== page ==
Where Donald Trump’s Border Wall Would Start

The Santa Ana refuge. A 2017 photo of a U.S. Customs and Border Patrol agent passing along a section of

Opposition on and off a Texas wildlife reserve highlights the barrier’s challenges

ALAMO, Texas—Set on the winding Rio Grande, the Santa Ana National Wildlife Refuge is home to 400 species of birds, an endangered wildcat and, if President Donald Trump gets his way, a towering border wall.

The refuge has been identified by federal officials as the first construction site for Mr. Trump’s wall, if it gains funding from Congress. That’s not because the nature reserve is a particular hot spot of illegal crossing of either migrants or drugs, but because the federal government already owns the land.

“It’s an easier starting point,” said Manuel Padilla Jr., the Border Patrol chief for the sector.

Border agents say walls slow down people trying to make their way into the U.S. undetected. But local opposition to a new barrier is mobilizing, showing the challenge to building the structure even if Mr. Trump gets funding. Area politicians, business leaders, environmentalists and farmers call such walls destructive, expensive and ineffective. Last month, hundreds rallied in opposition next to the Santa Ana refuge.


Any new barriers must be built on the U.S. side as much as a mile from the serpentine river that marks the entire Texas-Mexico border. That traps U.S. property between the wall and the river—including most of the 2,100 acres of the nature reserve. It’s a mecca for birdwatchers who flock to see both migrating and native species: the Green Jay, Peregrin falcons, five types of Kingbird and the seldom seen Crested Caracara.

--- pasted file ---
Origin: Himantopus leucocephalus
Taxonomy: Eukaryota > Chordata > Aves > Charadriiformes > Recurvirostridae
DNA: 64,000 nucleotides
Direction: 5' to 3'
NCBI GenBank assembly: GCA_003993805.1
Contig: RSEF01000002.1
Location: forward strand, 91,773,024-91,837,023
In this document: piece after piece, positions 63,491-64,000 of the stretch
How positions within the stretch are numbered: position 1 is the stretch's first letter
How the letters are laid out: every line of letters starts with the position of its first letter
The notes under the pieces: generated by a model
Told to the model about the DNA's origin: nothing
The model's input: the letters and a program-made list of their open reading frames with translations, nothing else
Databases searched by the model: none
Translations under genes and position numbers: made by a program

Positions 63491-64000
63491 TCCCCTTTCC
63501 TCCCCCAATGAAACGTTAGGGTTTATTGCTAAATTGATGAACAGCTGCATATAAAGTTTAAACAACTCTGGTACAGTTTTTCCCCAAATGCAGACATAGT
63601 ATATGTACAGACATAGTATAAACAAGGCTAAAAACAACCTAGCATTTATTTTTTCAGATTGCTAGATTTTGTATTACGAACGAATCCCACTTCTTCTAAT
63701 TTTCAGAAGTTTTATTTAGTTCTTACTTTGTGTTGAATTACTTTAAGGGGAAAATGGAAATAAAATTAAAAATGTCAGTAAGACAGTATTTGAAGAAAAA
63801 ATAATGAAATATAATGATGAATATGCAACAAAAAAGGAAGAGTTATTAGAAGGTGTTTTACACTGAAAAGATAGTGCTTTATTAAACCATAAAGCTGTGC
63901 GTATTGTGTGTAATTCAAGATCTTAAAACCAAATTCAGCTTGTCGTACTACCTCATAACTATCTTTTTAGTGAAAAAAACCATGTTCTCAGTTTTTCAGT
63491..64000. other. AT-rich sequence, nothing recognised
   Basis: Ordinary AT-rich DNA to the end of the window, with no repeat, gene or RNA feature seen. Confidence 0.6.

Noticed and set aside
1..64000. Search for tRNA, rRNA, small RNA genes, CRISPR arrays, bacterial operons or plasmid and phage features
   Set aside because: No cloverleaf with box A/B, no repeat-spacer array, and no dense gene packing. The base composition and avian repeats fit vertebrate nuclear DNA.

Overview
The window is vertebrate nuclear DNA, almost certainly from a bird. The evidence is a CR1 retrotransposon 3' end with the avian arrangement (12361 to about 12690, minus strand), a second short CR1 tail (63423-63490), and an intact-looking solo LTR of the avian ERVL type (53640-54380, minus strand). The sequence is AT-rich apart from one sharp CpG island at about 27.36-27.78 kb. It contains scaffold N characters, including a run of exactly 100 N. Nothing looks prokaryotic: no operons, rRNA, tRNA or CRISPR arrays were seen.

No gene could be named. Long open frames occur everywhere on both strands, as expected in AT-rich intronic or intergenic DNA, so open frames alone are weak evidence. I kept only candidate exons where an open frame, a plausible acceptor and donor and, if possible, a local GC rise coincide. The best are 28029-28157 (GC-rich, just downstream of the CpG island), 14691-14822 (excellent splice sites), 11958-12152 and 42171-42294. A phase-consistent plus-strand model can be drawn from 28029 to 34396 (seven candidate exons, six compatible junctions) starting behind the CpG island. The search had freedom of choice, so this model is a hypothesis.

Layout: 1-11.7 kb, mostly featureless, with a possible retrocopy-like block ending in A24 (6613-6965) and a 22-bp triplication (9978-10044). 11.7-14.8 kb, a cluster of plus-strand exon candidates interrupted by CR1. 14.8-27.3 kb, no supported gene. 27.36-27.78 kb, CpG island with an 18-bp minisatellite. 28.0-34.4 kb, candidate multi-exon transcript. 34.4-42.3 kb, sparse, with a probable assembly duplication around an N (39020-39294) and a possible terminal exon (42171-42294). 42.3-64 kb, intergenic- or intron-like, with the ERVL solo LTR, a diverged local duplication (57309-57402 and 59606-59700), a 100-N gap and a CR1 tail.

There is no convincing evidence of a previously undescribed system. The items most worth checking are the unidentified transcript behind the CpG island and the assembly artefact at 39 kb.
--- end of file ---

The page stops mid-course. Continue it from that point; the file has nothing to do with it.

“Anyone who loves nature would be sad about this,” said Bonnie Hill, 65, a retired physician who was visiting the refuge in January from Minneapolis.

“There are places they need a wall,” said Robert Draper, a volunteer at the center. “But this is a refuge.”

Border patrol sector boundary

Note: Due to the scale of the map, some gaps in the border fence may not be visible.

Sources: Reveal from The Center for Investigative Reporting and OpenStreetMap contributors (border fence); Oak Ridge National Laboratory’s LandScan data (population density)

Within the nature reserve is a levee—an elevated road with sloping dirt banks—-built to guard against floodwaters from the river. The administration wants to convert that into a 15- to 18-foot vertical span of concrete, topped by 18-foot high, tightly packed bollard fencing. Inside the Santa Ana, the levee wall would be yards from the visitor center, with nearly the entire refuge on the other side.

That would mark the start of the administration’s quest to convert 60 miles of levees into walls across the Lower Rio Grande Valley, a vast, flat delta home to farmland, teeming towns and nature preserves. The most direct route through Mexico for migrating Central Americans, the valley is the busiest spot in the nation for illegal crossings, accounting for 15% of the southwest border land but 45% of apprehensions.

Today, the Border Patrol guards the valley with 3,100 agents and 46 camera towers. Also in place: 55 miles of thick fencing, often topping concrete wall, but with large gaps.